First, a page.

Wounded Veteran Looking for the Right Fit

Hi everyone!

I'm a 5'10 190lb wounded veteran looking for some upper body exercise and a little peace and escape from the post combat stresses in my life.  This route and company have been recommended by several other vets so I figured i'd give it a go.  I'm not interested in a canoe, the kayak just fits what i'm interested in a looking for for my first build.  My legs still work (although not well, thus the kayak interest) and i've completed a roll-over course in a kayak so I am capable of safely bailing from a kayak should the thing roll (little disclaimer before anyone poo-poo's the idea from the get go), but I'm looking for a boat with several caveats.  First, I have an 11' 5" shed to build this in.  Second, and the FAR AND ABOVE two most important aspects of my need are ease of build, and stability.  I also for the record have no wood working experience.  I do have above average common sense and have nothing but time given to guidance to take pride in this.  I couldn't possibily care less about speed or payload.  I won't be taking this monster on overnight trips so gear storage is a non issue and I won't be going anywhere with any waves or anything other than boat wakes.  After searching and searching and deep thought it seems the Wood Duck 10 would be the best place to start.  What is/are the main difference between the wood duck and the wood duck 10?Now my question for the experienced builders:  Is the wood duck the easiest to build/most stable boat that i'd have room to build?  Time and patience are not an issue, I just want to do this right.  I've read the literature and understand that "anyone can do it," I've just never talked to anyone that actually has done it and do speak boat so most what i've read about it jibberish to me.  I look forward to hearing everyones answers and respectfully and greatly appreciate any and all constructive advice anyone has to offer!

 Respectfully,

 Scott Carlson


14 replies:

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RE: Wounded Veteran Looking for the Right Fit

Hey Scott,

 

Most importantly, thanks for your service! 

 

The wood duck is an excellent option. Very stable, and as long as you have patience and this forum for getting answers, not that hard to build.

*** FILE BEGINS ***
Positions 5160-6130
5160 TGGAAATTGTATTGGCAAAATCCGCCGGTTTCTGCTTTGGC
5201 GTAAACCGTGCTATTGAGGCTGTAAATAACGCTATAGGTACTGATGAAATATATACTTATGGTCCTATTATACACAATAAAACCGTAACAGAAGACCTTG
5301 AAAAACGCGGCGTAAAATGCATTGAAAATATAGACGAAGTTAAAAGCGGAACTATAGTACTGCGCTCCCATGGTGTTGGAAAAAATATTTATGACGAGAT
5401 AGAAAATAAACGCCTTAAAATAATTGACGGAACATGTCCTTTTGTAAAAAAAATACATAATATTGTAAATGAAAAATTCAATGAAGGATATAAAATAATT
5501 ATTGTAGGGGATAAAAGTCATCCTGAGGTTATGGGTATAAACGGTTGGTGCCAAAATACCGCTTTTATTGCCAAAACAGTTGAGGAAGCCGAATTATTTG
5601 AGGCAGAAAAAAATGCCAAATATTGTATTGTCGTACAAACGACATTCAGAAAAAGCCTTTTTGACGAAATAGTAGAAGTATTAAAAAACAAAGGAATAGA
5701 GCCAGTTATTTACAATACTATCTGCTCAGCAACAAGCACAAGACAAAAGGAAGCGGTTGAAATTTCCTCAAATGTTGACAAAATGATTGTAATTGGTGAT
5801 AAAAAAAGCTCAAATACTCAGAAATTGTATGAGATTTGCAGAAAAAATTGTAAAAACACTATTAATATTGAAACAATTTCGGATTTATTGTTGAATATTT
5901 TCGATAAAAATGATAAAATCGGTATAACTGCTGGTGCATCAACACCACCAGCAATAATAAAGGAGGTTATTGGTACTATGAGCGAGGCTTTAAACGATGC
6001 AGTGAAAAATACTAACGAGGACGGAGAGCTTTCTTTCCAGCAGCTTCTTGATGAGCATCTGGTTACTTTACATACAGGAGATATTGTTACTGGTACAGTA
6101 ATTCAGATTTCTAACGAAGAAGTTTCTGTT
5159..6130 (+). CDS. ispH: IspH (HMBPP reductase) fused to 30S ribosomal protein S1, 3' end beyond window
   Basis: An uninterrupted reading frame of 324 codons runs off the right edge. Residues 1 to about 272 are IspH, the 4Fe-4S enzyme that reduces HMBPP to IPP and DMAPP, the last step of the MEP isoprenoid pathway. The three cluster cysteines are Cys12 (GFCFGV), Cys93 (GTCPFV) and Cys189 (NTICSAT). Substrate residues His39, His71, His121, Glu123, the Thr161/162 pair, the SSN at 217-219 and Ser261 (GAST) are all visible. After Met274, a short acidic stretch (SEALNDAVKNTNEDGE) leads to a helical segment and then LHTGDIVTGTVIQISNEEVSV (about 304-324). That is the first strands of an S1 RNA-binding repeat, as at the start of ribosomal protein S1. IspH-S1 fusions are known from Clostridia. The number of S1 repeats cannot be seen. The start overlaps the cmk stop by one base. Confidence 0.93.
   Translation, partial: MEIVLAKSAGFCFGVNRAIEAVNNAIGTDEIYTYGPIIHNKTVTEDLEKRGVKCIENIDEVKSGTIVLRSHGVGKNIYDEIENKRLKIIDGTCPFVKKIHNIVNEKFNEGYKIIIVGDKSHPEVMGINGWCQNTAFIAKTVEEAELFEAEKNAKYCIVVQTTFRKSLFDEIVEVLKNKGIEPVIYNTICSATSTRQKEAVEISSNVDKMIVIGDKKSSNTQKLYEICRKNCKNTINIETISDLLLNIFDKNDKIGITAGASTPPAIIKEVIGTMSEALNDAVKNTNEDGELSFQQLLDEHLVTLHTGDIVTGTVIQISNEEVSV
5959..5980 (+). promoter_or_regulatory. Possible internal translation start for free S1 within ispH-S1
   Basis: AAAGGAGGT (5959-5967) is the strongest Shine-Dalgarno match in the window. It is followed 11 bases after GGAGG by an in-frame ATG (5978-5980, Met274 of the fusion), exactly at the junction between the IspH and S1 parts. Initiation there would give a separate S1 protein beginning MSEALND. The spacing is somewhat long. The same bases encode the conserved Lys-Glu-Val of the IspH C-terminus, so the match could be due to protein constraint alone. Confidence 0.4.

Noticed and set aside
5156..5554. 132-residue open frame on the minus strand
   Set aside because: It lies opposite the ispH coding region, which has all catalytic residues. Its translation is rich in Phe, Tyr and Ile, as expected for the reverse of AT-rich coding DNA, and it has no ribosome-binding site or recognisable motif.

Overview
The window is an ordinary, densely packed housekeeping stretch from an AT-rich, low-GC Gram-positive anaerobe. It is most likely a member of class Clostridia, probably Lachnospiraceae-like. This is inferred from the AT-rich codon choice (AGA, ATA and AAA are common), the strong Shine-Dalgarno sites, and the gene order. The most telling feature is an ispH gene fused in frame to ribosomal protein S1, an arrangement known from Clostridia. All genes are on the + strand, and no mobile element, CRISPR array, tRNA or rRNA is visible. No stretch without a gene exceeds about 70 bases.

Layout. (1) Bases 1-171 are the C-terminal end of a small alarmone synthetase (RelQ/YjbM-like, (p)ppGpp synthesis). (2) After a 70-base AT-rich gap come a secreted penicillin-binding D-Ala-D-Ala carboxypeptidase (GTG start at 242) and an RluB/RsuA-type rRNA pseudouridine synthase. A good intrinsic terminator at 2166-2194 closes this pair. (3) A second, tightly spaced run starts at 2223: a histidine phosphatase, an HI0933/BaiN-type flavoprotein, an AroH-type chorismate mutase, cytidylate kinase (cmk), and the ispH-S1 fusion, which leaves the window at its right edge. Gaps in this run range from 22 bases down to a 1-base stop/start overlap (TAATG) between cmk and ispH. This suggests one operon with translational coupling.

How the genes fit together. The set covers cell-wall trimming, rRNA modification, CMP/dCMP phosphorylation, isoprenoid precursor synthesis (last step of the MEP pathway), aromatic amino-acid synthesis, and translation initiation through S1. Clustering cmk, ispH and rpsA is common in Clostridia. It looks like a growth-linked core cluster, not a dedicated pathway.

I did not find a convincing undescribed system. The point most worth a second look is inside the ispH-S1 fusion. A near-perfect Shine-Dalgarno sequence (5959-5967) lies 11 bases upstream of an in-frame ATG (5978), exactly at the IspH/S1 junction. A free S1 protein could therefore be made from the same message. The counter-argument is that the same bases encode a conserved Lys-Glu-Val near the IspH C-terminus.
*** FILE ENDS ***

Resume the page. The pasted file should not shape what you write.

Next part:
I have built a 10 and a 12, I like the 12 , but i am tipping 220lbs. I have paddled the 10 , and I sit a little to low for my liking. I think 190 is well within the design spec for the 10.

Take your time, ask questions , enjoy the build.

 

David 

RE: Wounded Veteran Looking for the Right Fit

I keep hearing the phrase "so long as you have patience" over and over again, and believe me, I have patience out the wazoo, I'm just wondering if you mean patience as in don't expect to be in the water in a week, or patience as in your parts won't fit together and you're going to have to do modifications.  I'm not trying to beat a dead horse here, I just don't want to get in over my head, as i've been able to find absolutley no comprehensive and "haven't been there done that" barney style step by step journals.  Thanks again everyone

 Scott Carlson

RE: Wounded Veteran Looking for the Right Fit

Scott you picked a good boat to fill your needs

the kit goes together very well as with anything in life there are challanges, if you get stuck the manual is very well layed out, so you don't need to bang your head agenst the wall

any way if it gets to that point stop and drop us a line and one of us can walk you thru it.

slow down and injoy the build

Andrew 

RE: Wounded Veteran Looking for the Right Fit

Andrew

 Thank you so much for your encouragement!  I've just never taken a project on like this and want something to be proud of, not just something i've completed.  I can't say anything about CLC or the quality of their workmanship but I sure can appreciate the help on this forum and others.  All I want to do is do this right and it go smoothly.  Time or patience is not this issue, but not having any wood working experience I just don't want to come across anything I have to half-ass or guess work.  I can't wait to get this process started and begin the build.  Truth be told its not the completed project i'm looking forward to, its the process and the satisfaction of knowing that i've completed something of quality and beauty with my hands.

 Respectfully,

 Scott Carlson

RE: Wounded Veteran Looking for the Right Fit

All,

 One question that was never answered is what exactly is the difference between the WD10 and the WD10 Hybrid?  Thanks all

RE: Wounded Veteran Looking for the Right Fit

Hi Scott,

Before completing my Chesapeake 16LT, I had never built anything out of wood, but my kayak came out fine. I made a few errors along the way, but the guys and gals on this forum and CLC's technical support team were always willing to help me get to the next step.

I haven't seen the instruction book for the Wood Duck, but the book for the Chesapeake Kayak series was excellent. The instructions were very clear and easy to follow, with lots of helpful pictures. Something else that helped me was the CLC video "The Zen of Wooden Kayak Building." You watch John Harris complete almost every step of the building process. I typically would watch a segment of the video a few times, then go out to the garage and do the same thing on my project.